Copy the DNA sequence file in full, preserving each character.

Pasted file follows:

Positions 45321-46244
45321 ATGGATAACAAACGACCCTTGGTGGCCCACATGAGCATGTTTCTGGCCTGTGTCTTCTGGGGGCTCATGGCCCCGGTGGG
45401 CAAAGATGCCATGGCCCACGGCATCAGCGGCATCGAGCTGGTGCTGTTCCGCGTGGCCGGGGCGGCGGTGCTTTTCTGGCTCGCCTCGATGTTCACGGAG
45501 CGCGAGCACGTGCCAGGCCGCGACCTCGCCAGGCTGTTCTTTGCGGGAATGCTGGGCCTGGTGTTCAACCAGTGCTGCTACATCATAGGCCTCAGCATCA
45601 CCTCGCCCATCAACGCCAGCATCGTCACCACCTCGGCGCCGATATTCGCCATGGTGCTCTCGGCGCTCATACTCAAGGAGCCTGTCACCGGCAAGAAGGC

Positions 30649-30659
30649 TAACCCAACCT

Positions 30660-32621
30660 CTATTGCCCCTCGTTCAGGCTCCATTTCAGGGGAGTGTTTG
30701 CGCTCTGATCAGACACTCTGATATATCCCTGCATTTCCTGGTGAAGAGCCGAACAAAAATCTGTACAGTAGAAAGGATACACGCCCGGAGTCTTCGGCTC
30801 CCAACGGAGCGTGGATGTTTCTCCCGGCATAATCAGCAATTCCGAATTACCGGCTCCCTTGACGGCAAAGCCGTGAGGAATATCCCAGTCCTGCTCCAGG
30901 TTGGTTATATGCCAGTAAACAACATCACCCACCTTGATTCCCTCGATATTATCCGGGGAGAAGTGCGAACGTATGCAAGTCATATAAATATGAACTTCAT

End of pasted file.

Positions 45321-46244
45321 ATGGATAACAAACGACCCTTGGTGGCCCACATGAGCATGTTTCTGGCCTGTGTCTTCTGGGGGCTCATGGCCCCGGTGGG
45401 CAAAGATGCCATGGCCCACGGCATCAGCGGCATCGAGCTGGTGCTGTTCCGCGTGGCCGGGGCGGCGGTGCTTTTCTGGCTCGCCTCGATGTTCACGGAG
45501 CGCGAGCACGTGCCAGGCCGCGACCTCGCCAGGCTGTTCTTTGCGGGAATGCTGGGCCTGGTGTTCAACCAGTGCTGCTACATCATAGGCCTCAGCATCA
45601 CCTCGCCCATCAACGCCAGCATCGTCACCACCTCGGCGCCGATATTCGCCATGGTGCTCTCGGCGCTCATACTCAAGGAGCCTGTCACCGGCAAGAAGGC

Positions 30649-30659
30649 TAACCCAACCT

Positions 30660-32621
30660 CTATTGCCCCTCGTTCAGGCTCCATTTCAGGGGAGTGTTTG
30701 CGCTCTGATCAGACACTCTGATATATCCCTGCATTTCCTGGTGAAGAGCCGAACAAAAATCTGTACAGTAGAAAGGATACACGCCCGGAGTCTTCGGCTC
30801 CCAACGGAGCGTGGATGTTTCTCCCGGCATAATCAGCAATTCCGAATTACCGGCTCCCTTGACGGCAAAGCCGTGAGGAATATCCCAGTCCTGCTCCAGG
30901 TTGGTTATATGCCAGTAAACAACATCACCCACCTTGATTCCCTCGATATTATCCGGGGAGAAGTGCGAACGTATGCAAGTCATATAAATATGAACTTCAT